Piers Morgan's share dealings earned him the second-worst reprimand in the brief history of the Press Complaints Commission last week. He was pipped for the top spot by himself - while on the News of the World. There has been a rash of journalists condemning the PCC for not going far enough, and Morgan for going too far; and it's hard not to agree that if Morgan were a less successful editor, then Trinity Mirror would by now have dispensed with him.
But it is that very success that means the comments of rival journalists have to be put into context.
The Mirror's year-on-year figures are down 1.83 per cent compared to The Sun's fall of 4.24 per cent. And that might have played a part in Sun editor David Yelland's handwringing that last week was "a terrible one for newspapers". The Express, whose month-on-month rise is helped by price cutting, knows that Morgan has moved The Mirror upmarket into their territory.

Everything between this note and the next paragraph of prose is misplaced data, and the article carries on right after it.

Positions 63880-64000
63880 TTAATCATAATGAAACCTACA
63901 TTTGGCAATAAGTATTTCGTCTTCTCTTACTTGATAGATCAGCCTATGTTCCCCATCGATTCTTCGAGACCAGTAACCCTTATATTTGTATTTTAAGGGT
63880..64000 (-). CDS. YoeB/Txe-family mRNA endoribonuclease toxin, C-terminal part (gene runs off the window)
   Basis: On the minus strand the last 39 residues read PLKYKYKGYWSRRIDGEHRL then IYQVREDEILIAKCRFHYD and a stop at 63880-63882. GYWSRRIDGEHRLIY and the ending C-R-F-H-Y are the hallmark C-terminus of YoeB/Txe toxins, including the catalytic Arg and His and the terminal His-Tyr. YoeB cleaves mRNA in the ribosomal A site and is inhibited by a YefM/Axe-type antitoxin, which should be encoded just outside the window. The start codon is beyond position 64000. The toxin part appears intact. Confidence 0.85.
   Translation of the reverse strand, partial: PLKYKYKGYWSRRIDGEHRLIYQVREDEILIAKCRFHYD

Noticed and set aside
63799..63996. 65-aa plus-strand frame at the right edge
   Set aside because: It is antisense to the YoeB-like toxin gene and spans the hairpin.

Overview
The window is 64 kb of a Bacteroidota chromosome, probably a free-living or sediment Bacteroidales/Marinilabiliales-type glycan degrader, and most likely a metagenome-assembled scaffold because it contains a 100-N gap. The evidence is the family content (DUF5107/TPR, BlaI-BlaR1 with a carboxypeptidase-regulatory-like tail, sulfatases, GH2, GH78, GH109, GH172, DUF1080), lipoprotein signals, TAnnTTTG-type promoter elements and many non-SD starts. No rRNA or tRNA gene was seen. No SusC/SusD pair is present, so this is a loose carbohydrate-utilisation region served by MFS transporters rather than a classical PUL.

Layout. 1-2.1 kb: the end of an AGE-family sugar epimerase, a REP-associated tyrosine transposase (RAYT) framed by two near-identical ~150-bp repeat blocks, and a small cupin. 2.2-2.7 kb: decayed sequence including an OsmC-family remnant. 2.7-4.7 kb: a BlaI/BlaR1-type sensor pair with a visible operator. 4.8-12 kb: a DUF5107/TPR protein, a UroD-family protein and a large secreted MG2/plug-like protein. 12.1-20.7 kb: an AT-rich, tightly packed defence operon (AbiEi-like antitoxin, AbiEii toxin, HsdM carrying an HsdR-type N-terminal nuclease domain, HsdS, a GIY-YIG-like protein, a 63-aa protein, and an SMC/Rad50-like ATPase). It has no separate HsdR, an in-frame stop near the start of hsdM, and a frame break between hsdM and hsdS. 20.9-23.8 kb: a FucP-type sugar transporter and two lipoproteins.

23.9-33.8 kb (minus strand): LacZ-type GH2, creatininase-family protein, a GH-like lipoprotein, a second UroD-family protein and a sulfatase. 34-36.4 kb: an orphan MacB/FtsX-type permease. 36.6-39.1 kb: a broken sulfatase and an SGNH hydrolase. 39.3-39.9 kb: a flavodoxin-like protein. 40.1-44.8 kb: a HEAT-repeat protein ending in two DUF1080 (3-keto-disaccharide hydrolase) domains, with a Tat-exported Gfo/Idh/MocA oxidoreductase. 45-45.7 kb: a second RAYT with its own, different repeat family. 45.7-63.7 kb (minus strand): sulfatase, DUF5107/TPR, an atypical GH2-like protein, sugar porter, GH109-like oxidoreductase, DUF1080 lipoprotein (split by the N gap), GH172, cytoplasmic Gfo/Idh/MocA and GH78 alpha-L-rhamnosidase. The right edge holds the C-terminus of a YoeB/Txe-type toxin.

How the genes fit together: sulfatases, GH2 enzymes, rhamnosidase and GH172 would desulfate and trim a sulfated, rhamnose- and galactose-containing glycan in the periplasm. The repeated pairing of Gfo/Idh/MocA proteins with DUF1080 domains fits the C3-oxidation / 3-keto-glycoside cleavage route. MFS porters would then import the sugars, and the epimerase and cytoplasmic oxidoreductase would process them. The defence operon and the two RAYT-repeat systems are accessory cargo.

Morgan's method has been to return The Mirror to its old role as a campaigning newspaper - his targets have ranged from Gurkha widow pensions to making Manchester United play in the FA Cup. The success of the intelligent women's supplement M not only saw off a Daily Mail version, also called M, after a few weeks, but it showed the up-side of Morgan's gung-ho attitude. He invested £10m in M and took a bold decision to create a temporary price differential of 2p higher than The Sun.
One fact that is sobering for those of us who like to think that readers are as interested as we are in our own affairs, is that the Mirror newsdesk received only two phone calls of complaint about the shares scandal. Yet 20 per cent of Mirror readers see The Sun at least once a week. Despite David Yelland's best efforts, they don't seem to care.
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